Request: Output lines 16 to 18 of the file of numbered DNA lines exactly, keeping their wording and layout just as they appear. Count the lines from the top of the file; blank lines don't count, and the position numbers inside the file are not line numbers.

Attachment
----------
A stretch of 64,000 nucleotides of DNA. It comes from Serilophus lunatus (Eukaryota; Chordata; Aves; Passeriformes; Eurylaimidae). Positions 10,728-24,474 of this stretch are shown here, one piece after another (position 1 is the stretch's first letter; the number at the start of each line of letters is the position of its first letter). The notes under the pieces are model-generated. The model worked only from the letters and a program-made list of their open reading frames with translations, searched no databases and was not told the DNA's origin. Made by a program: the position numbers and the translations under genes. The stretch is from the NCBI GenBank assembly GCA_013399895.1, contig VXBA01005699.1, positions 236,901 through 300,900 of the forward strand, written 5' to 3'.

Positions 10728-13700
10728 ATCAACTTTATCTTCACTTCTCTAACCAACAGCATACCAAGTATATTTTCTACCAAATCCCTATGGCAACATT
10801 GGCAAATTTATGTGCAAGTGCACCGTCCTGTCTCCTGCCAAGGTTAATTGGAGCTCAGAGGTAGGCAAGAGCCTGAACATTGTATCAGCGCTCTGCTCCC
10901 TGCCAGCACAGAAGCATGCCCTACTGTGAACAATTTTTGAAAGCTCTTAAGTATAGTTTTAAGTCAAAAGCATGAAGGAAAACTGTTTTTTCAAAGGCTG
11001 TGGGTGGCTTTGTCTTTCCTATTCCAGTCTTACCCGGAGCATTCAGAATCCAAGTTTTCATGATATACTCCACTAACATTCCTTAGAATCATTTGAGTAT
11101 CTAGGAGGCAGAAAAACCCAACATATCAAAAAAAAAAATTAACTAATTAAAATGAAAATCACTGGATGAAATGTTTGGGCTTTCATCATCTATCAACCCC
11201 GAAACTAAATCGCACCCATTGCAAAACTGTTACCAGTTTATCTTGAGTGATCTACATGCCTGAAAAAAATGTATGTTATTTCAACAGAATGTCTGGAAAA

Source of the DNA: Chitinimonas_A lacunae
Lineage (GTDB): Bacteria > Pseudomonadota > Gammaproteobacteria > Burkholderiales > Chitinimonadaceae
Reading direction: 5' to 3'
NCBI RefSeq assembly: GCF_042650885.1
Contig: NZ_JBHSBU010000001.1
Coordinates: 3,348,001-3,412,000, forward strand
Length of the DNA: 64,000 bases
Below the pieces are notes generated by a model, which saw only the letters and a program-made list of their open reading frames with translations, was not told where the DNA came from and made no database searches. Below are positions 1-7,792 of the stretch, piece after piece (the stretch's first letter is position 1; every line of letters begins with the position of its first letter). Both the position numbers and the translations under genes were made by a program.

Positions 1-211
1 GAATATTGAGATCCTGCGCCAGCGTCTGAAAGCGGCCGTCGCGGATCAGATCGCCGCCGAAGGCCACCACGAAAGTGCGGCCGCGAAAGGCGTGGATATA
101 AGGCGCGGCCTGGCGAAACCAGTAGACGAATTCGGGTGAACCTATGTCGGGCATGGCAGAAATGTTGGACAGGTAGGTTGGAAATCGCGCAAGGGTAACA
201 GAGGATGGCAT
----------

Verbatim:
Below the pieces are notes generated by a model, which saw only the letters and a program-made list of their open reading frames with translations, was not told where the DNA came from and made no database searches. Below are positions 1-7,792 of the stretch, piece after piece (the stretch's first letter is position 1; every line of letters begins with the position of its first letter). Both the position numbers and the translations under genes were made by a program.

Positions 1-211
1 GAATATTGAGATCCTGCGCCAGCGTCTGAAAGCGGCCGTCGCGGATCAGATCGCCGCCGAAGGCCACCACGAAAGTGCGGCCGCGAAAGGCGTGGATATA